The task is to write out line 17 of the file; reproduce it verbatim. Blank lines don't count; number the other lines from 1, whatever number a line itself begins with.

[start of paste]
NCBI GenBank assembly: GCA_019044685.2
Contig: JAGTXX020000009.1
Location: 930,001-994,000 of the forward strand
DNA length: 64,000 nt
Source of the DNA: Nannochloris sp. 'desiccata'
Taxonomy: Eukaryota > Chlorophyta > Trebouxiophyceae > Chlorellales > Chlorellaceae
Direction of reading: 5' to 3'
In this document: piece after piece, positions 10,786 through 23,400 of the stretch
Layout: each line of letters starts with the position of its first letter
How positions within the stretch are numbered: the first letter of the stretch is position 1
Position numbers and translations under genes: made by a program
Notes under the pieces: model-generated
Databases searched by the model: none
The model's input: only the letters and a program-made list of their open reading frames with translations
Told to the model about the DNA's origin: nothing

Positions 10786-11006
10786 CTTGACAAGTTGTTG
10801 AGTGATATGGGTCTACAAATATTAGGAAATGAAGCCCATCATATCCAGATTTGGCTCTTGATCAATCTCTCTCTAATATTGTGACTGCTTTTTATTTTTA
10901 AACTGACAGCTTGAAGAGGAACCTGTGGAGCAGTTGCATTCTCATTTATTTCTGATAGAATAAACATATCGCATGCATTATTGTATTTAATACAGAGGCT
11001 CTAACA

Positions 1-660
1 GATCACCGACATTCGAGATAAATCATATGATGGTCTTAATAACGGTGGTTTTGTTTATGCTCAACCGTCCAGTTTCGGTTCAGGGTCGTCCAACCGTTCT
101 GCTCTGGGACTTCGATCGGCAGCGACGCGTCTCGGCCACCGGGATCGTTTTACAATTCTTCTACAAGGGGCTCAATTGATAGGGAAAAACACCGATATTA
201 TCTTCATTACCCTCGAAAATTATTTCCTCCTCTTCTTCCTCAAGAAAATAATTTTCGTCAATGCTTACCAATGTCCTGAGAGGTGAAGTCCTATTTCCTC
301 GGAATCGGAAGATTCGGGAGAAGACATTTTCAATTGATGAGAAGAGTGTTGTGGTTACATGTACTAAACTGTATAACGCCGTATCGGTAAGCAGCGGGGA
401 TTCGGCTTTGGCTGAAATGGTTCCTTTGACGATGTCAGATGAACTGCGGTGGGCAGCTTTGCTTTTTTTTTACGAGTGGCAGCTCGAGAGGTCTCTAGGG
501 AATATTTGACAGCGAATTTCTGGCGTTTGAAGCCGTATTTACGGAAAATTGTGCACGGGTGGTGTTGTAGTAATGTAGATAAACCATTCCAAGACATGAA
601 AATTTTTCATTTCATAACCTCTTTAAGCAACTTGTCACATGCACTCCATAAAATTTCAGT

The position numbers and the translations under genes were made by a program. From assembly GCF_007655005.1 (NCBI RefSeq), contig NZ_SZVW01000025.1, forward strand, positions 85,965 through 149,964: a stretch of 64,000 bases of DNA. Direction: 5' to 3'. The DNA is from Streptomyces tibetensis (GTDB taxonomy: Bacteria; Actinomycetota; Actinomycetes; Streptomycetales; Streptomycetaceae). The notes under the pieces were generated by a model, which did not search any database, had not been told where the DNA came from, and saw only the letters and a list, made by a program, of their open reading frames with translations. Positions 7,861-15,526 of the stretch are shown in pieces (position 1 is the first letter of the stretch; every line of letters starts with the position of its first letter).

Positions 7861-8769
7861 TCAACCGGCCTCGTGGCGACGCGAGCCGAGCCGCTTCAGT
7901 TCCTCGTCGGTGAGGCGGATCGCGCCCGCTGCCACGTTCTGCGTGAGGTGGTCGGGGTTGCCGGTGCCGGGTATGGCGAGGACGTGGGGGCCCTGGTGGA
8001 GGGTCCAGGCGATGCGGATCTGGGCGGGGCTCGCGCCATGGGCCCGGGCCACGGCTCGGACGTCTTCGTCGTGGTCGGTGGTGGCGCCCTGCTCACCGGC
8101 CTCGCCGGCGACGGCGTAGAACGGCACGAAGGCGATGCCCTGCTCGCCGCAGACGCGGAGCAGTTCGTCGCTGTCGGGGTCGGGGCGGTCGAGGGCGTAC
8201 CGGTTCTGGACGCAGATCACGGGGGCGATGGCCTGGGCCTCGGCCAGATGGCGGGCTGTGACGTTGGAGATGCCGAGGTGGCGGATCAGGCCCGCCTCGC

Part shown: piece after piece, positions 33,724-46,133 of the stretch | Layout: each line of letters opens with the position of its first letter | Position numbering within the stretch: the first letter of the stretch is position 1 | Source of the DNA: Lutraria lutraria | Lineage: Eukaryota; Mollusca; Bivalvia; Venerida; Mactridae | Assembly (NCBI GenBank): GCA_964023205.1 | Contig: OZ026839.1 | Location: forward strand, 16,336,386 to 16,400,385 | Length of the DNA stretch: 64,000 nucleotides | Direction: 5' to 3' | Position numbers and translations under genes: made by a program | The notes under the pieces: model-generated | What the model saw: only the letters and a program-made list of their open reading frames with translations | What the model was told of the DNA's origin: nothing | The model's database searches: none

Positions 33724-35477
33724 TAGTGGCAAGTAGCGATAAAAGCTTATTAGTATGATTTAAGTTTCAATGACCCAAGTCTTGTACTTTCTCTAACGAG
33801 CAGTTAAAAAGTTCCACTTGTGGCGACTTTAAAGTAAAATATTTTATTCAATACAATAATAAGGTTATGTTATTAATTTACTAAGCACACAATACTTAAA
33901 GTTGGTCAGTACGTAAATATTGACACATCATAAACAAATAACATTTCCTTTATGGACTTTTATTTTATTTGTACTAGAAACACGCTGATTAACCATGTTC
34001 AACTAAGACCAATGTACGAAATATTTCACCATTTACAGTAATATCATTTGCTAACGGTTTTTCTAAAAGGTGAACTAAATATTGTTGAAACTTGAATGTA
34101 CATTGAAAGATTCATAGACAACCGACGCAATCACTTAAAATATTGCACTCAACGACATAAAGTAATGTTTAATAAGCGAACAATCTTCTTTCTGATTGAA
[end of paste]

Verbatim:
10786 CTTGACAAGTTGTTG